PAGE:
Lent: A Time of Freedom—A Reflection
By Else Tennessen
“Come to me, all you who are heavy-laden, and I will give you rest.” Matthew 11:28
This is my third Lent, and with each passing year I have learned and experienced different things.
During my first Lent, I was a newborn Orthodox. Lent was new and special, and my struggle that year was just to learn what was required and to do it to the best of my ability.
During my second Lent, I learned a little more, and concentrated on “doing it for the Lord.” I tried to keep my focus more on God.
This year, it has hit me more intensely how Lent can be a time of freedom. It’s actually a relief to have a reason to push oneself to let go of passions—eating, materialism, worldliness, negative emotions, and other things that get in the way of my relationship with God. That’s not to say it’s easy; it isn’t, and the enemy lies in wait at the door.
But Lent clarifies my thinking: I can see the things God wants me to get rid of, like cleaning out a messy closet of all the clothes that no longer fit and all the junk I have accumulated. It is easy to agree with Him, Yes, Lord, this should go.
At the same time, I recognize how desperately I need God to do these things for me. I can’t do them for myself, I am incapable of it. I am a pack rat. I like my messy, stuffed closet. After all, I can just shut the door and ignore the stuff inside. But God wants me to be free. He wants me to open that closet and let in the air of His Spirit. He wants me to get rid of the things I am a slave to and all the sin that burdens me. He is tired of me being heavy-laden.
I cannot even repent by myself. I need God to do this in me, as well. I need His help to feel remorse, sadness, the desire to change, and to enact the change. “I can do all things in Him Who strengthens me” simply because He is the One doing them. In his Canon, St Andrew wrote, “I have no tears, no repentance, no compunction; but as God do Thou Thyself, O Savior, bestow them on me.”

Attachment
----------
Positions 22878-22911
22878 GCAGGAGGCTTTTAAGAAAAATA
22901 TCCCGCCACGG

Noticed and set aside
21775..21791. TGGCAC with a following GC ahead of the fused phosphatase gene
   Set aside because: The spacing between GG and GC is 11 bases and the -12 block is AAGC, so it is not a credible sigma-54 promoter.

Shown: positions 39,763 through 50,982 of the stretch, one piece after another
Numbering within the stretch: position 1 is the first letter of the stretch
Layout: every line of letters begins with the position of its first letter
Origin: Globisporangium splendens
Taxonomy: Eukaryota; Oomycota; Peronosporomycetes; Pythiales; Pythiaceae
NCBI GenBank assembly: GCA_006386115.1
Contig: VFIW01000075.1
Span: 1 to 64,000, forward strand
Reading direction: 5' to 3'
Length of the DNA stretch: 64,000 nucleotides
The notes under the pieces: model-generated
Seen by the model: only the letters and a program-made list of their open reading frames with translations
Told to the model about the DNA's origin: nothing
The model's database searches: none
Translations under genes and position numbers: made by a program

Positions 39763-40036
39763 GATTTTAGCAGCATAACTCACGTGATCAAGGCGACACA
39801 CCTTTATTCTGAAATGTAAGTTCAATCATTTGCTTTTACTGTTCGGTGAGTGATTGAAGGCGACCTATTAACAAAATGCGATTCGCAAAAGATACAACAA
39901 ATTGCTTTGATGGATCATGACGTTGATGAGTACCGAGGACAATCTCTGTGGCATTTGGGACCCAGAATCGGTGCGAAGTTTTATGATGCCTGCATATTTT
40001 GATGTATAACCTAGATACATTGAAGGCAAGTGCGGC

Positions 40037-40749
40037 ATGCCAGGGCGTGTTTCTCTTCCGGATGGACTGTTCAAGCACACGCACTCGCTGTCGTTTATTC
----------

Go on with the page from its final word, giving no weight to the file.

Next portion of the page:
The Canon of St Andrew has been a great centering device for me this Lent. I am following along with the Canon for forty days, aided by the book “First Fruits of Prayer” by Frederica Mathewes-Green, who has divided the Canon into forty readings with commentaries. Andrew understands that I need God all the time; that I need to be asking Him all the time to set me free. It is good to agree with Andrew that I am a sinner and have no personal power (despite what the enemy would have me think).
I like the way that St Andrew scolds his soul and calls it back to God. I often feel that it’s my “other self” that’s up to mischief. But no, Andrew assures me, it’s you, yourself. His words are an encouragement to run back to the Father, as quickly as I can, lest I be lost in the wilderness.
Finally, this Lent has made me realize that I need to “keep Lent” all year. It’s not just for forty days that I am to watch myself. I need to be vigilant at all times, encouraging my soul to constantly pursue God. To paraphrase Dickens, “I will honor Lent in my heart, and try to keep it all the year.” Please pray for me, a sinner.